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Nuclear Energy


Anti-nuclear activists should stop scare tactics and focus on delivering renewable energy

January 27, 2006, Toronto – An advertising campaign against nuclear energy demonstrates activists are not interested in finding sustainable solutions, said Dr. Patrick Moore, Chairman and Chief Scientist of Greenspirit Strategies Ltd.

“The anti-nuclear activists are pouring substantial sums of money into a misinformation campaign designed to instill fear and doubt in Canadians,” said Dr. Moore.

“It is ridiculous for a group called the “Clean Air Alliance” to be campaigning against one of the cleanest sources of electricity known. Nuclear plants release virtually zero emissions into the air and they can play a major role in replacing coal-fired plants that emit both air pollution and greenhouse gases,” Moore said.

“Instead of spending huge sums of money on advertising to scare Canadians, why don’t the Ontario Clean Air Alliance and the David Suzuki Foundation invest that money in promoting alternative energy solutions?” asked Moore.

“There has never been a serious accident in the history of the Canadian nuclear energy industry and long-term plans for the storage of used nuclear fuel are well underway,” continued Moore. “Nuclear energy, along with hydroelectric energy, is the only base load electrical source that can replace fossil fuels (coal and natural gas) with non-greenhouse gas emitting energy. Wind and solar have a role to play but they are both intermittent and simply can’t supply a reliable base load of power,” said Moore.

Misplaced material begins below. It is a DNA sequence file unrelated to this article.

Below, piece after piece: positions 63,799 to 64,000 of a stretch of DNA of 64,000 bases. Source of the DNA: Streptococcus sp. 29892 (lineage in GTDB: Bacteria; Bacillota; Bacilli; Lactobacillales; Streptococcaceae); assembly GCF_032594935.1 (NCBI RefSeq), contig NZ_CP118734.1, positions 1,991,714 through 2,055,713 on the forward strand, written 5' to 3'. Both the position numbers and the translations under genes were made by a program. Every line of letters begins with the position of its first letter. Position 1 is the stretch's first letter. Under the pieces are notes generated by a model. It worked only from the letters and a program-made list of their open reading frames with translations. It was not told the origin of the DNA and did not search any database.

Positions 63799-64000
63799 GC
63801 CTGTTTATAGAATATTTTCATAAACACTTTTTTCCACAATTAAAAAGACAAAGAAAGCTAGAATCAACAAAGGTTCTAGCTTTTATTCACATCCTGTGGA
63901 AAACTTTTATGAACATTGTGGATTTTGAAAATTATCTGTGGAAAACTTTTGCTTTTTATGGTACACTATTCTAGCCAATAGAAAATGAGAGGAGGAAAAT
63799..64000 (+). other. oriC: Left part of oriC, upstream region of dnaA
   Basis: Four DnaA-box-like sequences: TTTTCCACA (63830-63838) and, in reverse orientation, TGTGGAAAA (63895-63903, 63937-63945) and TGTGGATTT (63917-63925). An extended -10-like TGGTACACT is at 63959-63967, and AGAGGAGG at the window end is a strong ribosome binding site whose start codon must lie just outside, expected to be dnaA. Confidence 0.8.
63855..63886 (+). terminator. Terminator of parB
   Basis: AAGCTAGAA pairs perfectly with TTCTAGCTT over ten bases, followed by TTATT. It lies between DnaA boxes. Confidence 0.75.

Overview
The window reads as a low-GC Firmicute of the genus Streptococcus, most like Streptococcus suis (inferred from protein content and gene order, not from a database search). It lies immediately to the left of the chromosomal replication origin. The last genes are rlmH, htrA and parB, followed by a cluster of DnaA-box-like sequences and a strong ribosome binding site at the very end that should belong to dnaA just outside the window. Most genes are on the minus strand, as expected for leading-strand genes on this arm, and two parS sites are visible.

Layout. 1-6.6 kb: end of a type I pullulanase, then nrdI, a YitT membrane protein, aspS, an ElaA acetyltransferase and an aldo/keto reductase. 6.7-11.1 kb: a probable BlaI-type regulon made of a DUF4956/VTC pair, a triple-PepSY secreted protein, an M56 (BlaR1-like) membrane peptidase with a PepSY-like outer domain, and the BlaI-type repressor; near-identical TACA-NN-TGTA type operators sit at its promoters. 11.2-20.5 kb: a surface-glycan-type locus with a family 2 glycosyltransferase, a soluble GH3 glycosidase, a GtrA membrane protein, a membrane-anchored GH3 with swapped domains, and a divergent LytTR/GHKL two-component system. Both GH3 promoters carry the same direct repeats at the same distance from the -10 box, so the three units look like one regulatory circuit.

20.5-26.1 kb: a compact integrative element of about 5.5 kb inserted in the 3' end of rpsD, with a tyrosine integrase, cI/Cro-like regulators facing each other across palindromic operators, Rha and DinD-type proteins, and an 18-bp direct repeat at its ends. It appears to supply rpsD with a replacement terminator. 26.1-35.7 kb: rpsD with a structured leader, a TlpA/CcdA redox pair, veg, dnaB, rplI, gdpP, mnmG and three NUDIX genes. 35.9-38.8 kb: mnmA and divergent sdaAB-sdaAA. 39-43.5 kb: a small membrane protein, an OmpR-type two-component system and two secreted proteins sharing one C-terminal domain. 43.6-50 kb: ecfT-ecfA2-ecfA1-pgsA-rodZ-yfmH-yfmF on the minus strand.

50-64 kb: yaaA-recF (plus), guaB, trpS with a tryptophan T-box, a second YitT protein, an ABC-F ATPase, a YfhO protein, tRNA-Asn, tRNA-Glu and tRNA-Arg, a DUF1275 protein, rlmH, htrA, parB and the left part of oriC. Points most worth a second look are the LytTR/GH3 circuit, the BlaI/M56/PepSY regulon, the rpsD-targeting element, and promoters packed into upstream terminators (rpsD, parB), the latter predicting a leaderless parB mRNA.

Currently Ontario produces 50% of its electricity with nuclear energy. The Ontario Power Authority has recommended that this ratio be maintained into the future. This will require the construction of new nuclear plants to replace older ones as well as new plants to satisfy 50% of the growth in energy demand in the coming years. In addition, the Ontario government has pledged to phase out all coal-fired plants which presently supply 16,000 megawatts, 17% of Ontario’s electricity.  Fifty per cent of this will also need to be replaced by nuclear energy under the OPA’s plan.

“We know how to build nuclear plants so there is no technical obstacle to continuing to supply 50% of Ontario’s power with nuclear energy. But nuclear plants take about ten years from a project proposal until they are up and running. Opposition and obstruction by activists will have the effect of making it more difficult to phase out the coal-fired plants and drains energy from the challenge of developing renewable energy technologies to provide the other 50% of energy supply,” said Moore.

“Ontario’s energy demands can’t be satisfied with windmills and solar panels alone. It will be a real challenge to increase renewables to the extent recommended by the OTA. Activists should drop their scare tactics and put their energy, and perhaps some of their budgets, into proposing solutions instead,” concluded Moore.

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